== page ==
modeling phosphorylated residue

Member Site Forums Rosetta 3 Rosetta 3 – Applications modeling phosphorylated residue

  • This topic has 7 replies, 2 voices, and was last updated 13 years ago by Anonymous.
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    • #833
      Anonymous

        Could anyone tell me how to model the structural change of one specific residue with phosphorylation? Thank you very much.

      • #5193
        Anonymous

          Your question is fairly vague. Do you have a phosphoX in your input PDB already? Do you want to mutate something into a phosphoX?

        • #5195
          Anonymous

            I’ve never tried it before, but the fastest thing to do is probably this:

            A) look for the phosphoserine patch rosetta_database/chemical/residue_type_sets/fa_standard/patches/ser_phosphorylated.txt. It identifies the extra atoms you need.

            ADD_ATOM P Phos X 1.50 ## Best guess from the small molecule ligand params file generator molfile_to_params.py
            ADD_ATOM O1P OOC OC -0.78 ## The charge is taken from the free oxygen atoms of the phosphate backbone in DNA residues
            ADD_ATOM O2P OOC OC -0.78
            ADD_ATOM O3P OOC OC -0.78

            B) Add these atoms (” P “, ” O1P” etc) to the residue you care about in the PDB file. Be careful with the atom’s name spacing. Leave the coordinates at 0/0/0.

            C) Try repacking the residue to properly using fixbb and a resfile. Even score.cc might repack it for you; I know Rosetta automatically repacks residues with missing/zero occupancy atoms, but we don’t want it to throw out the PO4 atoms; you can try leaving their occupancies at 0 (or deleting one of the O) and seeing it it rebuilds it automatically.

            D) hopefully this will result in a structure with the P04 in place. From there, Rosetta protocols that do NOT use centroid phases should be compatible; if there are centroid phases then you’ll have other problems (refer to this other thread: http://www.rosettacommons.org/node/2342)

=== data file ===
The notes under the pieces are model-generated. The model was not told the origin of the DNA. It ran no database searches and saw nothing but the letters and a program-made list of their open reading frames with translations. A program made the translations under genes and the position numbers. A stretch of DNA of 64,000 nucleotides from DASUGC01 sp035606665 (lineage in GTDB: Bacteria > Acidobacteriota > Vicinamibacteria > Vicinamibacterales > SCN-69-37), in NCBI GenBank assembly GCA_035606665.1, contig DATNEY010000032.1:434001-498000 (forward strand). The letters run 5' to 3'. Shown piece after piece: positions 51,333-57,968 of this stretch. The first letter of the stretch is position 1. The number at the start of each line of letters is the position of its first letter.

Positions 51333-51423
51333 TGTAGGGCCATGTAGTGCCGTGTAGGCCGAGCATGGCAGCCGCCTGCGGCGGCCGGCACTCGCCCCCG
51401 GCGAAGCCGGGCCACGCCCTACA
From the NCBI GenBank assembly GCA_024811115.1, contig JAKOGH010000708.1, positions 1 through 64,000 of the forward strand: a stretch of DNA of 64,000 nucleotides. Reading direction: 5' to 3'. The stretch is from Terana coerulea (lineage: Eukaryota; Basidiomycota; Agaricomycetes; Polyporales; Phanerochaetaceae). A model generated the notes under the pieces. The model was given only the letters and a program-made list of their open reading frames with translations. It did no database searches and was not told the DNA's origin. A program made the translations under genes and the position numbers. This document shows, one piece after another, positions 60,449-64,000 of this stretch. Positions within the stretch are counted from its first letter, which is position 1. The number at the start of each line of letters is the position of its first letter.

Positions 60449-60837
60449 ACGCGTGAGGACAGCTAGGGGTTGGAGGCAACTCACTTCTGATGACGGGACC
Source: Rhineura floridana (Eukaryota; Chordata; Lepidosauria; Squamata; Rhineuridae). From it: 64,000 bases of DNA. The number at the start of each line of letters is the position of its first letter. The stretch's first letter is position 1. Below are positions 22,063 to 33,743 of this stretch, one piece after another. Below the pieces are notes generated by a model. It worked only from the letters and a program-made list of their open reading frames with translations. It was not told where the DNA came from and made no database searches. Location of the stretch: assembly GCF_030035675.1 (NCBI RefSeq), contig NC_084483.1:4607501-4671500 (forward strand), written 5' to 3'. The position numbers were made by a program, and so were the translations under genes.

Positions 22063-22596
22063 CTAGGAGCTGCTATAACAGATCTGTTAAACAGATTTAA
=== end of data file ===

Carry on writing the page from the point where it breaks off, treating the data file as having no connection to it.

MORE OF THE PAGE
• #5230
            Anonymous

              Maybe Rosetta thinks it’s the best rotamer. Does it says “generating X rotamers at Y positions” or something similar?

              I believe if it’s a phospholysine, you should be able to convince Rosetta to use the existing lysine rotamer library instead of having to create your own. If you WANT to create your own, I’ll put you in contact with someone who’s good at it.

              Did you create a phospholysine residue type, or did you modify one of the phosphorylation patches to apply to lysine?

            • #5194
              Anonymous

                Sorry for that. I have already got the PDB without phosphorylation. And I know which residue have been phosphorylated. How to model the structure with phosphorylation? Thanks.

              • #5196
                Anonymous

                  Thank you very much for your reply. I’ll try it out right away. However, I am wondering if I should relax the structures in the beginning and end of the process.

                • #5227
                  Anonymous

                    Thanks a lot.

                    When I use the following resfile:
                    NATRO
                    start
                    132 A NC K EX 1 EX 2

                    I got only one conformation of the sidechain of the modified lysine when generating multiple structures (the same rotamer as the unmodified one). How could I load the rotamer library of modified residues?

                  • #5210
                    Anonymous

                      If it’s on the surface it’s not going to make much of a difference. If it’s not on the surface, then probably yes.

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